Sunday, October 14, 2007

Unpopular Essays, Chapter 3

Chapter 3 (pages 45-55), “The Future of Mankind”

Barring major unforeseen events, there are three possible fates for the earth by the end of the 20th Century: (1) human life, and possibly all life, exterminated; (2) return to the stone age after a massive depopulation; (3) a single world government controlling weapons of mass destruction.

The next world war won’t finish off humanity, but the post-war arms race and further instability might, through radioactivity. “Although the last survivor may proclaim himself universal Emperor, his reign will be brief and his subjects will all be corpses. With his death the uneasy episode of life will end, and the peaceful rocks will revolve unchanged until the sun explodes [pages 45-46].” Maybe this is not such a bad turn of events, but people don’t really believe that – even if they say they would rather see the world end than communism (or capitalism) take over. Such spoken sentiments are harmful, as they lessen our commitment to working to avoid the apocalypse.

A single world government might arise if either the US or Russia wins the next war, or if nations voluntarily agree to such a government. A common argument against a world government is that the prospect is utopian, but those commentators are only considering the voluntary means of achieving one. Russell concurs that as things now stand, the hopes for agreement between the two main sides are negligible; therefore, it would have to be “imposed by force [p. 47].”

Why can’t the world continue as before, with the occasional war? Technological development in weaponry has brought a level of destruction such that soon, any major world war would result in either extermination or depopulation and barbarism. (Russell foresees that the USSR will soon have lots of nuclear weapons.) Nor can it be hoped that for some reason, within the existing nation-state structure, war itself will become history.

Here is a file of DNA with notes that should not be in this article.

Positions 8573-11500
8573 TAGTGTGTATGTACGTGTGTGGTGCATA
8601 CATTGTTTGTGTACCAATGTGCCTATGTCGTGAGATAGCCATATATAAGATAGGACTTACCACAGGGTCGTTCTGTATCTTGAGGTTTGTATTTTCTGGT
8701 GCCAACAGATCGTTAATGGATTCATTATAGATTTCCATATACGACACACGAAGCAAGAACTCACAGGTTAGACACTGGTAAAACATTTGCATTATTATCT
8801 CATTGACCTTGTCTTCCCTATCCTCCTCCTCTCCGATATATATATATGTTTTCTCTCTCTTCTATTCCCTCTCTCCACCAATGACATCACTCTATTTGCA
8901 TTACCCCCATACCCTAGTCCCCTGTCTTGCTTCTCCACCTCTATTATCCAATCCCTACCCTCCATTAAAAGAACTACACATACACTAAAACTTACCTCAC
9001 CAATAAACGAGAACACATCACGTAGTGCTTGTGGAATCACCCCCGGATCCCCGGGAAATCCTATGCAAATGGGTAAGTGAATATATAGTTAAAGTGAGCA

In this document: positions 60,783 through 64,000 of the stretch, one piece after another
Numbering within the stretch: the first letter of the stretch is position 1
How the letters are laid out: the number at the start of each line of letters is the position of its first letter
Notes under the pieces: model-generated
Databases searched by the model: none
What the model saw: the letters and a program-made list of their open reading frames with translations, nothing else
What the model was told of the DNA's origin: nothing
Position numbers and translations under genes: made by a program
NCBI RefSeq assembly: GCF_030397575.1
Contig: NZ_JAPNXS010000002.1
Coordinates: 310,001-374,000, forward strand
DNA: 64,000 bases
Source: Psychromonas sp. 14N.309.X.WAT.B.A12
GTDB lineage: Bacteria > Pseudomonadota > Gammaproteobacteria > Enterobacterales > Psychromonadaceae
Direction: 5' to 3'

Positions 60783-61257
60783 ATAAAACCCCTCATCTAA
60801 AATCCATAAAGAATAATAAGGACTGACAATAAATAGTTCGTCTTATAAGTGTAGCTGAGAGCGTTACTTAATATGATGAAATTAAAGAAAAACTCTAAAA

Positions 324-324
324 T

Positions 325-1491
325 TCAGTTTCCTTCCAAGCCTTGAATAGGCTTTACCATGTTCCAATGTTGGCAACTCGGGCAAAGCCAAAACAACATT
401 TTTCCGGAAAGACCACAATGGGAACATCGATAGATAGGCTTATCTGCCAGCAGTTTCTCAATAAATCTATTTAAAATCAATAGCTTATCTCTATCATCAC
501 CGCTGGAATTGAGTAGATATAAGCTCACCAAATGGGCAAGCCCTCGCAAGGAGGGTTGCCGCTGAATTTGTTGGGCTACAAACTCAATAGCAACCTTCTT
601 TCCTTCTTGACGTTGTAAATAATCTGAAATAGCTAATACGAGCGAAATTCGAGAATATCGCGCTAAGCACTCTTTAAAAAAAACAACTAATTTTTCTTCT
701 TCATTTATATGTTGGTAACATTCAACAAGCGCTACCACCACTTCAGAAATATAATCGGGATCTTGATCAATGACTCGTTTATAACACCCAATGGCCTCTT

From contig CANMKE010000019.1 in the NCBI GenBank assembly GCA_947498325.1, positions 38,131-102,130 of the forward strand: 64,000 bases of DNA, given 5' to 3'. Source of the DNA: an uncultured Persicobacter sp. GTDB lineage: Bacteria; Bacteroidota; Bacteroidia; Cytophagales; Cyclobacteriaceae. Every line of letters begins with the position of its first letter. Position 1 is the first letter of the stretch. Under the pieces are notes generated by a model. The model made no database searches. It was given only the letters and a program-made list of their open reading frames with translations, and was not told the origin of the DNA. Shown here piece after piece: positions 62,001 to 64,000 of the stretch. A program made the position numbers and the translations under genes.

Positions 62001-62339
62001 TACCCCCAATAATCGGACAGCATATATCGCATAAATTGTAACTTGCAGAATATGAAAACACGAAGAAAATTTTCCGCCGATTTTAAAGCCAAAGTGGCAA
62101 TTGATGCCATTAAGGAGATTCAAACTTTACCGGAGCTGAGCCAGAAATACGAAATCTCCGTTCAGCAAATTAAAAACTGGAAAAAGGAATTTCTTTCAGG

Russell claims that a poll indicates that a majority of Americans support world government – but they do not understand the need for it to be established via force or the threat of force. The side that prevails in an armed struggle will have an irresistible monopoly of force, leading to a “secure peace [p. 49].” The leaders of that society will be rich and secure, allowing them to be generous to others. So a world government, of American or Soviet origin, will be preferable to the current “international anarchy [p. 50].” But an American-constructed world government will be better, because of the freedoms that are valued in America. We can see what sort of civilisation the Soviets would install by looking at what happened to the education system and the middle class in Poland once it fell under Soviet domination. Within a generation, all independent thought in Poland could be replaced with jejune communist orthodoxy, and this will also be the global fate within a Soviet uni-polar world – so a Russian victory in the bi-polar struggle would be “an appalling disaster [p. 51].” If America emerges as the victor, European cultures will not be crushed, nor will be freedom of expression. Soviet control of the press allows the ruling oligarchy to oppress the masses much more severely than in the US, so Soviet social inequalities worsen and harden.

The third alternative future outlined above, that of world government, can almost be as bad as the first two if it involves Soviet domination. The next step is for Britain and the US to start a military unification, with invitations and inducements to other nations to join. Once the alliance is large enough, any country that refused to join should be given an ultimatum: either join or be named an outlaw. Presumably Russia would receive such an ultimatum, and the war to follow – provided it happens quickly enough – should still leave US power intact, and then the military unification can be completed. We could hope that the ultimatum alone would work, that war would not be necessary – but we cannot rely upon that.

This all sounds gloomy, and it is, but the prospect of a world without wars also holds great promise; for the first time in 6000 years: “a weight will be lifted from the human spirit, deep collective fears will be exorcised, and as fear diminishes we may hope that cruelty also will grow less [p. 54].” Without war, poverty could be ended on a global scale “within a generation [p. 55].”

The global monopolization of force is a means, not an end; the end is to set up a system of laws to govern international relations. If we succeed in establishing such a system, we will enter a golden age; if we fail, “we face utter disaster [p. 55].”

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